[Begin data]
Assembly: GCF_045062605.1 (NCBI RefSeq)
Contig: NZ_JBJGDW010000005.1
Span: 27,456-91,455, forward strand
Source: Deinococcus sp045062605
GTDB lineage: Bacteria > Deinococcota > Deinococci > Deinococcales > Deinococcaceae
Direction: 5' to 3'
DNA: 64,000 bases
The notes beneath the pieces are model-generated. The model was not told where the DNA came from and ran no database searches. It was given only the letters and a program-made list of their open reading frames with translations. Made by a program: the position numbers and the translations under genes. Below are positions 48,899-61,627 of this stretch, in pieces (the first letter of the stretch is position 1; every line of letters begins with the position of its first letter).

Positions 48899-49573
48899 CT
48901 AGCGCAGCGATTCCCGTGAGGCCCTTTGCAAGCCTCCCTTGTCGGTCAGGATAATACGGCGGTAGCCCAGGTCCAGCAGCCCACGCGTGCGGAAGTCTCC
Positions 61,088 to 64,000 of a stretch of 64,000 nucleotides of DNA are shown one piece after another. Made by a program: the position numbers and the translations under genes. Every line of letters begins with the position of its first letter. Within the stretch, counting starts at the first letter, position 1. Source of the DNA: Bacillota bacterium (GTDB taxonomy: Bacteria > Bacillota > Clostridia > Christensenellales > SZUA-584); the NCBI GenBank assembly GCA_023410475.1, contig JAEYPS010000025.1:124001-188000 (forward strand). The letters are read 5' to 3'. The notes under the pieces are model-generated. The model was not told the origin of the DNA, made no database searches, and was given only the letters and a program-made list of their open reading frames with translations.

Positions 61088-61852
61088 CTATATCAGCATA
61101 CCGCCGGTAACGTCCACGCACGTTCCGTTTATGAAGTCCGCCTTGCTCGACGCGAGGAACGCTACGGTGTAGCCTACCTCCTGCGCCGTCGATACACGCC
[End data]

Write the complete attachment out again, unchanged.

Assembly: GCF_045062605.1 (NCBI RefSeq)
Contig: NZ_JBJGDW010000005.1
Span: 27,456-91,455, forward strand
Source: Deinococcus sp045062605
GTDB lineage: Bacteria > Deinococcota > Deinococci > Deinococcales > Deinococcaceae
Direction: 5' to 3'
DNA: 64,000 bases
The notes beneath the pieces are model-generated. The model was not told where the DNA came from and ran no database searches. It was given only the letters and a program-made list of their open reading frames with translations. Made by a program: the position numbers and the translations under genes. Below are positions 48,899-61,627 of this stretch, in pieces (the first letter of the stretch is position 1; every line of letters begins with the position of its first letter).

Positions 48899-49573
48899 CT
48901 AGCGCAGCGATTCCCGTGAGGCCCTTTGCAAGCCTCCCTTGTCGGTCAGGATAATACGGCGGTAGCCCAGGTCCAGCAGCCCACGCGTGCGGAAGTCTCC
Positions 61,088 to 64,000 of a stretch of 64,000 nucleotides of DNA are shown one piece after another. Made by a program: the position numbers and the translations under genes. Every line of letters begins with the position of its first letter. Within the stretch, counting starts at the first letter, position 1. Source of the DNA: Bacillota bacterium (GTDB taxonomy: Bacteria > Bacillota > Clostridia > Christensenellales > SZUA-584); the NCBI GenBank assembly GCA_023410475.1, contig JAEYPS010000025.1:124001-188000 (forward strand). The letters are read 5' to 3'. The notes under the pieces are model-generated. The model was not told the origin of the DNA, made no database searches, and was given only the letters and a program-made list of their open reading frames with translations.

Positions 61088-61852
61088 CTATATCAGCATA
61101 CCGCCGGTAACGTCCACGCACGTTCCGTTTATGAAGTCCGCCTTGCTCGACGCGAGGAACGCTACGGTGTAGCCTACCTCCTGCGCCGTCGATACACGCC